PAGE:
Purpose. To correlate retinal functional changes with structural changes in P23H rhodopsin transgenic rats as a model of autosomal dominant retinitis pigmentosa. Methods. P23H heterozygote (lines 1 and 3) and Sprague-Dawley control rats were studied at 4 to 29 weeks by retinal histology, electroretinogram (ERG), and a-wave transduction modeling. Results. Both line 1 (faster degeneration) and line 3 (slower degeneration) showed progressive rod outer segment (ROS) shortening and outer nuclear layer (ONL) cell loss with age. ERG b-wave maximum amplitude (Vb(max)) decreased with age, but b-wave threshold remained constant within each line despite progressive ONL thinning and ROS shortening. The only exception was in line 1 at 29 weeks, which showed a slight threshold change relative to earlier ages. Va(max) and a-wave threshold changed more rapidly and were more sensitive than the b-wave in reflecting histologic degeneration. Va(max) was linearly proportional to the product of (ROS x ONL) across a two log unit range of data combined from both lines. The photopic b-wave was normal for both lines until the ONL thinned beyond 50%. Phototransduction sensitivity was normal for both lines, and dark-adaptation recovery after bleaching rhodopsin was normal. Conclusions. The P23H transgenic rat has a slow rod degeneration with initially normal cone function, consistent with clinical findings of P23H patients. However, the normal bleach recovery and the normal phototransduction sensitivity in this rat model are different from human P23H disease, a-Wave measures were more sensitive than the b-wave for tracking changes. b-Wave threshold was inexplicably poor for tracking degeneration. Although line 1 degenerated faster than line 3, the functional-structural correlates were the same. The tight linear relationship between saturated a-wave amplitude and the product of (ROS x ONL) indicates that the density of cGMP-gated channels per unit ROS plasma membrane area remains constant over a wide range of degenerations.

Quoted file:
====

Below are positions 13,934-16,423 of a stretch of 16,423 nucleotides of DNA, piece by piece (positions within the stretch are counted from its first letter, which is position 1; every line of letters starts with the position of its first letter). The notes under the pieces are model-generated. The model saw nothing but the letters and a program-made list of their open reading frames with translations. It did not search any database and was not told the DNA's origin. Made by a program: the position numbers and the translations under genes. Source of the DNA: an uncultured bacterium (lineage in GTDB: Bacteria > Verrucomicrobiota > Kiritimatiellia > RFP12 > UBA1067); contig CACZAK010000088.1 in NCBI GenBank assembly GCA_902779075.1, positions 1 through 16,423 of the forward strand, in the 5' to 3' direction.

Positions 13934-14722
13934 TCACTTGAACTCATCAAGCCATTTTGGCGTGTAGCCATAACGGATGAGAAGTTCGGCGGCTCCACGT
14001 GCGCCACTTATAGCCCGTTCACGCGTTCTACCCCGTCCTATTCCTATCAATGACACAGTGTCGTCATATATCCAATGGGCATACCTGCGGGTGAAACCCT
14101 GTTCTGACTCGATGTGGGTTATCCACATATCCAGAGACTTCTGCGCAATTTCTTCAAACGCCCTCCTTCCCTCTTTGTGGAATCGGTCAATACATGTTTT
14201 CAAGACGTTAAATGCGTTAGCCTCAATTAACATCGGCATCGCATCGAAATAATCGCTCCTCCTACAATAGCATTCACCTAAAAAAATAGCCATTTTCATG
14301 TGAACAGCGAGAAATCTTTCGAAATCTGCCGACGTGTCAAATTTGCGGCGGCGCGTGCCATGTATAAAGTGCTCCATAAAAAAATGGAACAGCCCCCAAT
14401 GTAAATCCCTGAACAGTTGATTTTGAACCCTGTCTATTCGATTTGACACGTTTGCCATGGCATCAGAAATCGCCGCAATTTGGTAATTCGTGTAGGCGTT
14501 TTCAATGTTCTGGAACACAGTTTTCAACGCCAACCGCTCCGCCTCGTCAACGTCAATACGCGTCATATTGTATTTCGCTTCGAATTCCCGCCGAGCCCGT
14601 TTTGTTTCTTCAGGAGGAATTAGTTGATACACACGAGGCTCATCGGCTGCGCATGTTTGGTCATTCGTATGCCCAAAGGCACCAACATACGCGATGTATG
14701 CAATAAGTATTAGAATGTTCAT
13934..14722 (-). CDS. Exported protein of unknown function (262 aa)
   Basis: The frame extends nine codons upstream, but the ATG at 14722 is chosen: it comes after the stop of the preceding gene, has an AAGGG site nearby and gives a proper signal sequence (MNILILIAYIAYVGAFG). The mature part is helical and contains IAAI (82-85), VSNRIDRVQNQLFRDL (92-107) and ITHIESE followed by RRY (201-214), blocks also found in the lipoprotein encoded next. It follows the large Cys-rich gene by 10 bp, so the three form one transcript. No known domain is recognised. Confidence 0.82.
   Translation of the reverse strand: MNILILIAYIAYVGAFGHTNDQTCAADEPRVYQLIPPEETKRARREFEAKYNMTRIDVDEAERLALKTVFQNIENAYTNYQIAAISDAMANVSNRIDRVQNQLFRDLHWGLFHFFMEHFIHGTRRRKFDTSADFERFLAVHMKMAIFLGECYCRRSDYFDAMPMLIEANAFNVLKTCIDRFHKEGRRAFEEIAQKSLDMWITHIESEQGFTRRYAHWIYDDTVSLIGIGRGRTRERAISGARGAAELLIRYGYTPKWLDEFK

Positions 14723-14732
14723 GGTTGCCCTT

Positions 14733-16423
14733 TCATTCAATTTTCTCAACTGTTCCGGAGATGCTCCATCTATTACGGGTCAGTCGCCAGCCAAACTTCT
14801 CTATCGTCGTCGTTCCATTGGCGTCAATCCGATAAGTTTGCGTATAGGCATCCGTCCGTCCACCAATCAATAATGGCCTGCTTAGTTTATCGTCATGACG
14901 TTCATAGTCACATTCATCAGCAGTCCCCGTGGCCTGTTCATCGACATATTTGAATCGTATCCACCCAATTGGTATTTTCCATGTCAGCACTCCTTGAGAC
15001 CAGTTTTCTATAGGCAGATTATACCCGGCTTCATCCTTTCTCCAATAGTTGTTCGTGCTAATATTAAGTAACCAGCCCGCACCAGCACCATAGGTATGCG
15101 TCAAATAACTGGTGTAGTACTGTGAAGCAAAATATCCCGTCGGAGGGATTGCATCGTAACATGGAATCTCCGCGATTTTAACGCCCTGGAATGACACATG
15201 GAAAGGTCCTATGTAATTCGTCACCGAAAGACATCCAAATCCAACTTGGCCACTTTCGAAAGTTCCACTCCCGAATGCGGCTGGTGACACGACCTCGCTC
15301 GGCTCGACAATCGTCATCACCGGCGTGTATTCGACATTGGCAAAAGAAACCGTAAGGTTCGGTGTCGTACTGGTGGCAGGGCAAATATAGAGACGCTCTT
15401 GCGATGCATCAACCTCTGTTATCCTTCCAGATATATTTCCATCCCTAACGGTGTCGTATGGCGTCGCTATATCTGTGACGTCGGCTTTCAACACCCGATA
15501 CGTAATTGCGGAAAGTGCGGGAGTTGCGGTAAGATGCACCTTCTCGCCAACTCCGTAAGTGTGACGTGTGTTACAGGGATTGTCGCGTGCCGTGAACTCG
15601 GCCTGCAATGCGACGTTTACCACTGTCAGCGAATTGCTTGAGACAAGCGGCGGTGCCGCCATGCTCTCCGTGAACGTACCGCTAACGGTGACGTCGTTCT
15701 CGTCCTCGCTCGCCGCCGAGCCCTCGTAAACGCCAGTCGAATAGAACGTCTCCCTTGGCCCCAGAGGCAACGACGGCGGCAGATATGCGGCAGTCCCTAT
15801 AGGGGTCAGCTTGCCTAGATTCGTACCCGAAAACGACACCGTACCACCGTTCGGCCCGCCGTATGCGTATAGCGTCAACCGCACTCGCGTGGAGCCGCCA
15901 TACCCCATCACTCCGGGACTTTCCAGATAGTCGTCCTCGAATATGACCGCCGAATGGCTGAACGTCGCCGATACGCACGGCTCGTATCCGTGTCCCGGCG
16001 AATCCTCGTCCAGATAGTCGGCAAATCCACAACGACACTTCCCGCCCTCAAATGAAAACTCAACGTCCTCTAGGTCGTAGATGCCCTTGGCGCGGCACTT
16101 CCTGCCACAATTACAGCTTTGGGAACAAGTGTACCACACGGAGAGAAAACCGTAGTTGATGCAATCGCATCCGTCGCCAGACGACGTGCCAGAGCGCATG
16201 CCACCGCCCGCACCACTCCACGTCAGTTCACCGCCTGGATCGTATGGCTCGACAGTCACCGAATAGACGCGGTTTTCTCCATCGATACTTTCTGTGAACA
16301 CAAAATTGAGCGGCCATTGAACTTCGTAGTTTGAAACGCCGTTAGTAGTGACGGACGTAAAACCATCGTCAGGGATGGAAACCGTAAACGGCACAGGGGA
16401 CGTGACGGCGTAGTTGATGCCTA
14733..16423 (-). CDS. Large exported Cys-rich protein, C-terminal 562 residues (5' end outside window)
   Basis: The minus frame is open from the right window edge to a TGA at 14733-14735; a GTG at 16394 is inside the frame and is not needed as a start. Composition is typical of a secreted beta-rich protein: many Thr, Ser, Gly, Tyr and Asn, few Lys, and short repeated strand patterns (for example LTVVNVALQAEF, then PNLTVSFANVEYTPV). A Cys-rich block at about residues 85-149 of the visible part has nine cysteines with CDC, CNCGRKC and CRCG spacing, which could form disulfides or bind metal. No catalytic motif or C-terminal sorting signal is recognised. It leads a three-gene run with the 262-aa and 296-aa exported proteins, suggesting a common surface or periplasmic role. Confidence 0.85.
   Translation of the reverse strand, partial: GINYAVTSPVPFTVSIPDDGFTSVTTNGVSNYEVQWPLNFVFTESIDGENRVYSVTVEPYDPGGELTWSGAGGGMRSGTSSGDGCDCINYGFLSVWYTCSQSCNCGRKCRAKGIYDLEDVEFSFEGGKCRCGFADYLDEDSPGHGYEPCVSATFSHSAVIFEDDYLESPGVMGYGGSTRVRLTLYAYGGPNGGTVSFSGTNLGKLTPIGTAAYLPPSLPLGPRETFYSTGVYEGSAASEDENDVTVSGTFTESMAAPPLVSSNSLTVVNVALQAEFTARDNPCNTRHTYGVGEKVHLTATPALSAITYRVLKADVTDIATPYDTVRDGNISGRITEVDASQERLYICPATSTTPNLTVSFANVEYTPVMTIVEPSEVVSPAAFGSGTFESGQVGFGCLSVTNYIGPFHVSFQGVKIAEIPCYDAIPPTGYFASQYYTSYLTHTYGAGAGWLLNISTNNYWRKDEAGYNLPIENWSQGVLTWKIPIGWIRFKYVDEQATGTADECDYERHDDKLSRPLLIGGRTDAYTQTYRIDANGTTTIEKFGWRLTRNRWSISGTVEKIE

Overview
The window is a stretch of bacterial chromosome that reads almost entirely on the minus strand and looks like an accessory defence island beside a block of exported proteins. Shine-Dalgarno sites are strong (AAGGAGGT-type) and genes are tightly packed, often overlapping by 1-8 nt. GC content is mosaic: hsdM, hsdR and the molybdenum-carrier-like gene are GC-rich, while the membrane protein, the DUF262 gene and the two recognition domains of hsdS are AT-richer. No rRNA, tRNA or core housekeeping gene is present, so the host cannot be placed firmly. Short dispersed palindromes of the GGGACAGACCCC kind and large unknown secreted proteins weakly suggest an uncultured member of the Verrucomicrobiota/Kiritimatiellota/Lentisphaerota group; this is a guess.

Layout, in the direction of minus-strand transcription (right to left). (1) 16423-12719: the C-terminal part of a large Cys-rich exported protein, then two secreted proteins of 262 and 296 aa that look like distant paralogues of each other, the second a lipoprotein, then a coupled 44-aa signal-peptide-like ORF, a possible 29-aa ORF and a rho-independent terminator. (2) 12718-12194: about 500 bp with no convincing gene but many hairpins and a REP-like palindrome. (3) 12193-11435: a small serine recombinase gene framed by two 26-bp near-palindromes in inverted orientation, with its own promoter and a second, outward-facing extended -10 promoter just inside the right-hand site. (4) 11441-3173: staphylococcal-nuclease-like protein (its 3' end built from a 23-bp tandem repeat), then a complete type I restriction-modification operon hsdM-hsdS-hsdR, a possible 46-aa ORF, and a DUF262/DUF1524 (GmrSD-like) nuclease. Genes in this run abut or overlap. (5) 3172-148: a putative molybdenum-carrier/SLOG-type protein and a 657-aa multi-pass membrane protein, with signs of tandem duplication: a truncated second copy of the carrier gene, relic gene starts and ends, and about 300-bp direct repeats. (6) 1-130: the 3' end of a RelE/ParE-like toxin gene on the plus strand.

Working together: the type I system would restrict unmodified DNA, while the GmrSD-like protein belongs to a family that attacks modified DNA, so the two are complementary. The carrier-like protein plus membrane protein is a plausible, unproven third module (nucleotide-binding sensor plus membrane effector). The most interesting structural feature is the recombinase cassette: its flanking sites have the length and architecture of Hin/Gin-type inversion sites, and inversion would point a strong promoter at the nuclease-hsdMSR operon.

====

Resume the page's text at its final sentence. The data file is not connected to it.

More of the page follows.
|Original language||English (US)|
|Number of pages||10|
|Journal||Investigative Ophthalmology and Visual Science|
|State||Published - 2000|
ASJC Scopus subject areas
- Sensory Systems
- Cellular and Molecular Neuroscience